Tuesday, July 20, 2010

Cultural Fun Things I Did Around London

I enjoyed a number of cultural type entertainments last week, here’s what they were and what they were like:

An Audience with Clarke Peters

The Wire’s Lester Freeman took the stage to discuss his career, his big TV break through and his socio-political views of life in London. It was pretty sweltering in the E4 Udderbelly tent, and the small audience where perspiring heavily while the old luvvy regaled us with his acting adventures. It was clear from the off that Mr Peters was pretty full of himself, and some his jokes found more favour from him than the audience. An impersonation of Lance Reddick’s walk met with general all round bemusement.

Still, Mr Peters had plenty of interesting stories, of particular interest where his tales of preparing for The Wire by spending time with Policeman in Baltimore, as well as the turf wars caused because of filming – gangs were forced to move to different corners. Now an expert on racial tensions, Peters went on to quiz the audience as to whether they thought London was going the same way as Baltimore. To be fair to him, his opinions were sensible and well balanced. And his stories about doing school theatre with the Travolta family raised a few smiles. An engaging, if slightly too self -assured, performance.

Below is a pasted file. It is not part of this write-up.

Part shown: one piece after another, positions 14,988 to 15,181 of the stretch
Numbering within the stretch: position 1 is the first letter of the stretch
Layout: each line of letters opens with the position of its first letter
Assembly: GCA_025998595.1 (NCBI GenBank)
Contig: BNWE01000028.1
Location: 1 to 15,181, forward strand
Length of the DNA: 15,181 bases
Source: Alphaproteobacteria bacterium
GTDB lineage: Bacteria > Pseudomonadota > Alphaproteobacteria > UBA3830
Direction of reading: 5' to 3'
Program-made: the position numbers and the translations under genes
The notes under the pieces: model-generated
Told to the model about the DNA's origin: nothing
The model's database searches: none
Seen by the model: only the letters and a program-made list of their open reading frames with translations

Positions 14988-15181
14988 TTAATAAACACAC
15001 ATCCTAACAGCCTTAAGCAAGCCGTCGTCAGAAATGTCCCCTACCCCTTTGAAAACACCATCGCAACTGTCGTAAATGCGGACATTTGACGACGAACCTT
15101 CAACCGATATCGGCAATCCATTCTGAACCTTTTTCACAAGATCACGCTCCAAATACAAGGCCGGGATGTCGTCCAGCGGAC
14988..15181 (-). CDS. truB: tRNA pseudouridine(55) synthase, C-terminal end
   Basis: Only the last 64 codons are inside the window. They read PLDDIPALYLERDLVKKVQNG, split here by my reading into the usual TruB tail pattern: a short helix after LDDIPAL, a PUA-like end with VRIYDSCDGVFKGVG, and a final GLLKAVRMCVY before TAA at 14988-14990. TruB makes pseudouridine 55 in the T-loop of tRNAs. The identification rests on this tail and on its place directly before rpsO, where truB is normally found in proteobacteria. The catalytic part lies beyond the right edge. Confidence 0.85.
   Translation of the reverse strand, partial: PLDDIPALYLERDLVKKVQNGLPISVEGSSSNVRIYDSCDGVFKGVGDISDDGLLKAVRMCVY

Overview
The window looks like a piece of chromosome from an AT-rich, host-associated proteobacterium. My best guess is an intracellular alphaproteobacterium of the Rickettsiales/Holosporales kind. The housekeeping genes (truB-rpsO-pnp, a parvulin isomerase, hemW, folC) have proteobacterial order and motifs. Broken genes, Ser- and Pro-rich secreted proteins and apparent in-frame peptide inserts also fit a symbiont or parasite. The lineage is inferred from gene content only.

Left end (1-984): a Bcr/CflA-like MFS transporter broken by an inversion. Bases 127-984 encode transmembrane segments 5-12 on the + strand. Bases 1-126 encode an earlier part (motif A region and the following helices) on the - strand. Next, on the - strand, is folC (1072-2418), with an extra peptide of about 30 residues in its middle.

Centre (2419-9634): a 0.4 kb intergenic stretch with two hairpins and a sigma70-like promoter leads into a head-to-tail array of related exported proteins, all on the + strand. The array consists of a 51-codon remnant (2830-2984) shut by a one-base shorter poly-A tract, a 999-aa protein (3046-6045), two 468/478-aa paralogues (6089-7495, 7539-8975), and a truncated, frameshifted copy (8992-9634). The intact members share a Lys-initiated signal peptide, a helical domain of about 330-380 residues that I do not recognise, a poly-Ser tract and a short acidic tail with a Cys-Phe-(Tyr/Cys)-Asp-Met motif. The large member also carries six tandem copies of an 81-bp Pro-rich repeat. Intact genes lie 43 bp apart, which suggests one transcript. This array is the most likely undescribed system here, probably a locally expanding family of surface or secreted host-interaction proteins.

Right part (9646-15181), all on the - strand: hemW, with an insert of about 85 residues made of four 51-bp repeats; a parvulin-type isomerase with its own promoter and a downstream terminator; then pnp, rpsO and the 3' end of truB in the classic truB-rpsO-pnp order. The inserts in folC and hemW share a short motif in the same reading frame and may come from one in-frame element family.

Penn & Teller: Live at the Hammersmith Apollo

Me and my brother used to watch Penn & Teller when we were kids so we both had a sense of excitement at seeing these two old pros. We weren’t disappointed; besides being great magicians and professional showmen, Penn & Teller are also excellent comedians, and while certain tricks were designed to surprise and delight, others were simply there for comic value.